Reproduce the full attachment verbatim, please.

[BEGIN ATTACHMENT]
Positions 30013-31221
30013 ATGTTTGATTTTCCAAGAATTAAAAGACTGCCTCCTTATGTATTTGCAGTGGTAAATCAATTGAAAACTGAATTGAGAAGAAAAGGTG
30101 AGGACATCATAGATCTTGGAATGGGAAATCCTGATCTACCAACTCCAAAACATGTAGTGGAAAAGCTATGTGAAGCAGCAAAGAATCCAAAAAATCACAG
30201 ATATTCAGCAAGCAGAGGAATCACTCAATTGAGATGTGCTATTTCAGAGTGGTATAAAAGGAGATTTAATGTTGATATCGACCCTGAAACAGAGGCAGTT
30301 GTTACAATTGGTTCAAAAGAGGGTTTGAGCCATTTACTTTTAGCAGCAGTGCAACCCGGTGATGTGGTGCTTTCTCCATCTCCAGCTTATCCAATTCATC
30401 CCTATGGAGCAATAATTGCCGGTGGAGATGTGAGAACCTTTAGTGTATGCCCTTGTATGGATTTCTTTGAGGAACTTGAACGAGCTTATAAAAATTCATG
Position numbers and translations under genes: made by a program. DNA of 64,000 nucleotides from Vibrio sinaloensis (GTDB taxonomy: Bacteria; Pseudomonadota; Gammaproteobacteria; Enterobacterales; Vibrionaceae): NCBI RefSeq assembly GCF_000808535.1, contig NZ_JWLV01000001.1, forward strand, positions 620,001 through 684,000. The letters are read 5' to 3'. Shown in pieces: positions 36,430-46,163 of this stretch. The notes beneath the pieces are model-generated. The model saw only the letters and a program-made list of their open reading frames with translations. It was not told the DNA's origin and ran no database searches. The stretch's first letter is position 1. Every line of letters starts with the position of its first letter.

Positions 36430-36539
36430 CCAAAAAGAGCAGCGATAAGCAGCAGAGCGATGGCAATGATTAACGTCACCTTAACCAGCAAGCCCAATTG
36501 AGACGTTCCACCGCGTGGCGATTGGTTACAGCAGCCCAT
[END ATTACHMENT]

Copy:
Positions 30013-31221
30013 ATGTTTGATTTTCCAAGAATTAAAAGACTGCCTCCTTATGTATTTGCAGTGGTAAATCAATTGAAAACTGAATTGAGAAGAAAAGGTG
30101 AGGACATCATAGATCTTGGAATGGGAAATCCTGATCTACCAACTCCAAAACATGTAGTGGAAAAGCTATGTGAAGCAGCAAAGAATCCAAAAAATCACAG
30201 ATATTCAGCAAGCAGAGGAATCACTCAATTGAGATGTGCTATTTCAGAGTGGTATAAAAGGAGATTTAATGTTGATATCGACCCTGAAACAGAGGCAGTT
30301 GTTACAATTGGTTCAAAAGAGGGTTTGAGCCATTTACTTTTAGCAGCAGTGCAACCCGGTGATGTGGTGCTTTCTCCATCTCCAGCTTATCCAATTCATC
30401 CCTATGGAGCAATAATTGCCGGTGGAGATGTGAGAACCTTTAGTGTATGCCCTTGTATGGATTTCTTTGAGGAACTTGAACGAGCTTATAAAAATTCATG
Position numbers and translations under genes: made by a program. DNA of 64,000 nucleotides from Vibrio sinaloensis (GTDB taxonomy: Bacteria; Pseudomonadota; Gammaproteobacteria; Enterobacterales; Vibrionaceae): NCBI RefSeq assembly GCF_000808535.1, contig NZ_JWLV01000001.1, forward strand, positions 620,001 through 684,000. The letters are read 5' to 3'. Shown in pieces: positions 36,430-46,163 of this stretch. The notes beneath the pieces are model-generated. The model saw only the letters and a program-made list of their open reading frames with translations. It was not told the DNA's origin and ran no database searches. The stretch's first letter is position 1. Every line of letters starts with the position of its first letter.

Positions 36430-36539
36430 CCAAAAAGAGCAGCGATAAGCAGCAGAGCGATGGCAATGATTAACGTCACCTTAACCAGCAAGCCCAATTG
36501 AGACGTTCCACCGCGTGGCGATTGGTTACAGCAGCCCAT